2. Extension of Implementation of Withholding on Foreign Passthru Payments. The Proposed Regulations will further extend the time for withholding on foreign passthru payments. Thus, a participating FFI will not be required to withhold tax on a foreign passthru payment made to a recalcitrant account holder or nonparticipating FFI before the date that is two years after the date of publication in the Federal Register of final regulations defining the term “foreign passthru payment.”
  3. Insurance Premiums. Premiums for insurance contracts that do not have cash value will be excluded nonfinancial payments and, therefore, not withholdable payments.
  4. “Investment Entity” Definition. An entity is an investment entity (and therefore a financial institution) if the entity’s gross income is primarily attributable to investing, reinvesting, or trading in financial assets and the entity is “managed by” another entity that is a depository institution, custodial institution, insurance company, or an investment entity described in Reg. §1.1471-5(e)(4)(i)(A). The preamble to the proposed regulations clarify that an entity would not be “managed by” another entity solely because the first-mentioned entity invests all or a portion of its assets in such other entity, and such other entity is a mutual fund, an exchange traded fund, or a collective investment entity that is widely held and is subject to investor-protection regulation. However, in an investor in a “discretionary mandate” will be considered as managed by the financial institution. A “discretionary mandate” is an investment product or solution offered by a financial institution to certain clients where the financial institution manages and invests the client’s funds directly (rather than the client investing in a separate entity) in accordance with the client’s investment goals.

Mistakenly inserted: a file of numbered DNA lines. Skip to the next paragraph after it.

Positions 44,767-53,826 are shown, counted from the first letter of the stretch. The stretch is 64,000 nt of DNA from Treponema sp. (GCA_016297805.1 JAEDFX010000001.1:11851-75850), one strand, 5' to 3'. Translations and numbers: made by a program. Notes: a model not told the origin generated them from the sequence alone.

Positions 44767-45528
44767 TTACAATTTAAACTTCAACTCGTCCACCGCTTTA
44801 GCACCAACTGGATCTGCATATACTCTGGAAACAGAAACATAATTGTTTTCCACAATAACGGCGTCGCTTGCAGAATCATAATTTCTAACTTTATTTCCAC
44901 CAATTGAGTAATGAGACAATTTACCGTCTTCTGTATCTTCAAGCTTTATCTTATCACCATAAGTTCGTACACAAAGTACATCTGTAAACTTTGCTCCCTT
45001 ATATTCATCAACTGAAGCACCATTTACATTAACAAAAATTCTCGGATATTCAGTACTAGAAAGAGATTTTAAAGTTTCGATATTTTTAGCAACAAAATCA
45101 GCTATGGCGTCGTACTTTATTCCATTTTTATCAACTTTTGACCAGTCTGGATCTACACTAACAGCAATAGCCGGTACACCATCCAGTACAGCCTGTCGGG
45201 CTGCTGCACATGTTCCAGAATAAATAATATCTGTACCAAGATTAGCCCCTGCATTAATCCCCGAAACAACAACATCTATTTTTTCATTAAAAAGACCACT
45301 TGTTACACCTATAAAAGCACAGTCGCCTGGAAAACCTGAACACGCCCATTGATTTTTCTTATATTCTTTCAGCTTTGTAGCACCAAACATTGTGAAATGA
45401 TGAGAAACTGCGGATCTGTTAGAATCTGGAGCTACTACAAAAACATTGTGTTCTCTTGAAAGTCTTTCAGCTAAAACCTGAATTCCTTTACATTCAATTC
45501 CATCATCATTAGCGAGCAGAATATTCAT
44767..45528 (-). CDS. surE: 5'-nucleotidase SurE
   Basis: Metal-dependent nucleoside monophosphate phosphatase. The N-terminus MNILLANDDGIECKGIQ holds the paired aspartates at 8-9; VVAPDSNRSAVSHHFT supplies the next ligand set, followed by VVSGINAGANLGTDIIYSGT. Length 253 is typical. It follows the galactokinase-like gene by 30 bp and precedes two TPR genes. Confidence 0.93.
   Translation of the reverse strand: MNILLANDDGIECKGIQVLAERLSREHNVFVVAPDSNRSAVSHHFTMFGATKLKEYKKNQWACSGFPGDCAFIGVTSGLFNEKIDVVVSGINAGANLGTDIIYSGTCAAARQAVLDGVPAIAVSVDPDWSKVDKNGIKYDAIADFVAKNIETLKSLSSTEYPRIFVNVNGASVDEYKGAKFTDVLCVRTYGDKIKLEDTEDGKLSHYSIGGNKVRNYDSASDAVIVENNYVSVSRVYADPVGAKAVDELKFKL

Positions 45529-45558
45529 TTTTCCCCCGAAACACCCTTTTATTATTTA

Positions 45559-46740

Generally, taxpayers may rely on the Proposed Regulations until final regulations are issued.

Preamble to Prop Reg REG-132881-17; Proposed Regulations §1.1441-1, Proposed Regulations §1.1441-6, Proposed Regulations §1.1461-1, Proposed Regulations §1.1461-2, Proposed Regulations §1.1471-1, Proposed Regulations §1.1471-2, Proposed Regulations 1.1471-3, Proposed Regulations §1.1471-4, Proposed Regulations §1.1471-5, Proposed Regulations §1.1473-1, Proposed Regulations §1.1474-1, Proposed Regulations 1.1474-2

Sunday, December 02, 2018

A Chart to Help You in Planning Homestead Dispositions

I’ve been giving some recent seminars on Florida homestead law. One of the topics I discussed are the limitations on devise of homestead, and some of the obvious and/or hidden planning problems that result when the limitations apply (and how to deal with them when they do arise).

I thought a table that can be used as a quick reference of these problems would be useful. I think this is especially so for attorneys during client discussions or drafting to make sure there is not a hidden problem that was not or is not being considered in planning.

I’ll be inserting this as a new practice aid in new editions of my treatise, Rubin on Florida Homestead. The treatise has an extended discussion of the principal planning that can be done to avoid most of these problems.

I developed some other charts and checklists in these seminars, which I will be rolling out here and in the treatise in the coming weeks.

You can download a PDF of the new table from Dropbox here. Since this is newly developed, if anyone sees any errors or omissions or has other comments, please send me an email at